If you’ve never fished the wild coast of British Columbia, you’re missing out. Particularly for those who’ve spent years — possibly a lifetime — fishing the East or Gulf coast, it’s simply a completely different world that every serious angler ought to experience. Even when things are slow, they’re pretty darn fast. In most areas, there is no such thing as “slow” bottomfishing, by the way, so no angler need ever lack for action. Salmon runs vary in size and timing, however. The past few years have been red hot for salmon; this year much of the coast had cooled, at least by the time we got there in early September. But even so, we had plenty of action. And we did it all with light spinning and baitcast outfits spooled with 8- to 15-pound braid. Fishing that gear up there is, simply, a riot.
We fished Milbanke Sound on the central coast of the province with West Coast Resorts (www.westcoastresorts.com). Most of B.C.’s fly in trips are based on a pretty complete package, including the flight up from Vancouver at least in part by floatplane. That approach makes things pretty easy since you have little to worry about beyond getting yourself to Vancouver; you pays your money and you takes your fishing trip! You’ll read the whole story with full details in an upcoming issue of SPORT FISHING but, to whet your appetite, here are a few images:
Habitat galore gives anglers almost unlimited opportunity to explore island, channels, passes, rockpiles, reefs and pinnacles, with depths often varying wildly and over short distances. A good GPS with navionics or other software adds safety and also helps find/return to submerged structure.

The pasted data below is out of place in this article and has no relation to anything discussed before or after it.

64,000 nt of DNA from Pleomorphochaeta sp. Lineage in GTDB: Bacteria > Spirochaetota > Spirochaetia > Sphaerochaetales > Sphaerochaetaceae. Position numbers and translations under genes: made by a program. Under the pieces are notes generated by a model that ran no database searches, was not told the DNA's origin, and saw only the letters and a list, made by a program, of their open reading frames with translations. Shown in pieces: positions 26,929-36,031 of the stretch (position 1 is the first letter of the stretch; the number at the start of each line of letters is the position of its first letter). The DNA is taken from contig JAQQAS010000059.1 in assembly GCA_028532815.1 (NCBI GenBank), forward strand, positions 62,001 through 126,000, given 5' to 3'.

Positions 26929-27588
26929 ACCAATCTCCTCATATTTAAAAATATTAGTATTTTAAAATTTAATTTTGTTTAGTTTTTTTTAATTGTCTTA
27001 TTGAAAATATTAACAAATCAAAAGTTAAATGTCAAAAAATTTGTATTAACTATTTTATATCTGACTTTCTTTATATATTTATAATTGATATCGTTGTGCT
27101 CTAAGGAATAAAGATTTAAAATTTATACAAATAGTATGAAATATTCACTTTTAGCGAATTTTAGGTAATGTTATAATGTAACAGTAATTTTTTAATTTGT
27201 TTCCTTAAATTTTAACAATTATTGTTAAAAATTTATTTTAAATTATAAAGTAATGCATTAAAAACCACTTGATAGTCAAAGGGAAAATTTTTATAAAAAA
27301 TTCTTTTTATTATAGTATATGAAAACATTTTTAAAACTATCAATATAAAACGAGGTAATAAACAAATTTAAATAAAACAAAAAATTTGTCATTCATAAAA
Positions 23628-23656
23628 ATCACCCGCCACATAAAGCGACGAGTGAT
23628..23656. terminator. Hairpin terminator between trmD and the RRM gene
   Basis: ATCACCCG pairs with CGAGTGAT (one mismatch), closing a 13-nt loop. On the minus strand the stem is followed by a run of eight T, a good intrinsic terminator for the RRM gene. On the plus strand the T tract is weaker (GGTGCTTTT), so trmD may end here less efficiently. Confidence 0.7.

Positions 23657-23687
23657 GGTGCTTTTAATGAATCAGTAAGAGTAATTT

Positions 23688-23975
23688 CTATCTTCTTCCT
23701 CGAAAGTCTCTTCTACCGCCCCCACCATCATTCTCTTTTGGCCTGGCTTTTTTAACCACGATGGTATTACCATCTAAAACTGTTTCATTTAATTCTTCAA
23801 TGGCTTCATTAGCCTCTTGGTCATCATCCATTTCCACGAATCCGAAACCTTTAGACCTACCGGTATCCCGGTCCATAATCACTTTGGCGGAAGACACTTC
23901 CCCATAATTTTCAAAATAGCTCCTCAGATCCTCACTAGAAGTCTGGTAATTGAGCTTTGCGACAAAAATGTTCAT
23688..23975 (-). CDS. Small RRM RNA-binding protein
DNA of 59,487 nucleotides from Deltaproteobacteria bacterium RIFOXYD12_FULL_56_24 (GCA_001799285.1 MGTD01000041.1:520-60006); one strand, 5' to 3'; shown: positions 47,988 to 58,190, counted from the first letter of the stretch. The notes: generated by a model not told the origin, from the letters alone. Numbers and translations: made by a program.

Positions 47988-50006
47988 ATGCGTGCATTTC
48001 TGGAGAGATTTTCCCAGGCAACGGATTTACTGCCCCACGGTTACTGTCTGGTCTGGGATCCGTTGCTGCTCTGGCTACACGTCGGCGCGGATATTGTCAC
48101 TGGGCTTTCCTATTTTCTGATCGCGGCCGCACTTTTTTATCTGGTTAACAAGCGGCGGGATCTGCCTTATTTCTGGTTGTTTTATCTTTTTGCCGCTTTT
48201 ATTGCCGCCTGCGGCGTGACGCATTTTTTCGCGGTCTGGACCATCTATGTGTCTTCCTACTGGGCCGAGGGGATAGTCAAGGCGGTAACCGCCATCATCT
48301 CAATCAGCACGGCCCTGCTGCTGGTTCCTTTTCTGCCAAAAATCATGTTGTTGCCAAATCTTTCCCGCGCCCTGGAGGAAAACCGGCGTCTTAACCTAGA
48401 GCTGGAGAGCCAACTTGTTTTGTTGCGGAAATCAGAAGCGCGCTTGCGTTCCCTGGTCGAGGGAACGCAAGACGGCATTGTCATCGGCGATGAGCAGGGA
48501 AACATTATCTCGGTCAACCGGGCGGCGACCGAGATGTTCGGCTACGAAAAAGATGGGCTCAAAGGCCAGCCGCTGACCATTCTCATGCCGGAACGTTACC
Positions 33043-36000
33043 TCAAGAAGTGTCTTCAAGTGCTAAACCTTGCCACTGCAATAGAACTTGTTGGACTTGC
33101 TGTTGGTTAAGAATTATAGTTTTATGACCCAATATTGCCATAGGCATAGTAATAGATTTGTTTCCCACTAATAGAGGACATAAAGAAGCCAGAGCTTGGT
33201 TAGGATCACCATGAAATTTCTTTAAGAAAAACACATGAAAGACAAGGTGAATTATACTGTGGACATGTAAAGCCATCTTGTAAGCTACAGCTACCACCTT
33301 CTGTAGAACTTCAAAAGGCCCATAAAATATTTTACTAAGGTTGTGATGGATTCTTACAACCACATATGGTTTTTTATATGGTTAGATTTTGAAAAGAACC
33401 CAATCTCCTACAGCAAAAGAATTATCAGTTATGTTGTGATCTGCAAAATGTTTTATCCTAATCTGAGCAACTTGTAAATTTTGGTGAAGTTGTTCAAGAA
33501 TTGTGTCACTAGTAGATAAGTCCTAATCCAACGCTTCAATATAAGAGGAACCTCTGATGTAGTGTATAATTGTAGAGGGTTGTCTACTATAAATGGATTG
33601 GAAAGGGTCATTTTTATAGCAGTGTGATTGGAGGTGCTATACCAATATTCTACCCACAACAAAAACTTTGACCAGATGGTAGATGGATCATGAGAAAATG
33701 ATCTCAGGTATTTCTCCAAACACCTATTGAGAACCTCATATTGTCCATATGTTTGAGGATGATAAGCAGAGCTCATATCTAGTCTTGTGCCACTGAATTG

Though bluebird weather is common in the latter part of summer, best to count on some grey/rainy/windy periods. But it takes more than a little wild weather to stop salmon trollers from working the grounds as here, not far from West Coast Resorts lodge.
Sport Fishing contributor Paul Sharman, with www.fishandfly.com based in the United Kingdom, appreciates a vermilion rockfish taken along a steep, rocky dropoff on a little Penn 260 slammer with light braid and a Raider jig with an extra spinner blade added for flash.
My spousal unit, Jackie, and I were pretty happy with a 55-pound halibut that put up a tough battle on 15-pound braid after it slammed a big Storm Wildeye Shad.
About 20 minutes south of the resort, we found good numbers of 10- to 12-pound bocaccio rockfish like this brace near (but not on) bottom in 120 to 150 feet. They pounded jigs and plastic tails and offered a great fight.
While coho (a.k.a. silver) salmon are the primary target in late summer, some fair chinook (a.k.a. springs, locally) remain a good possibility such as this 25-pounder that struck a trolled herring.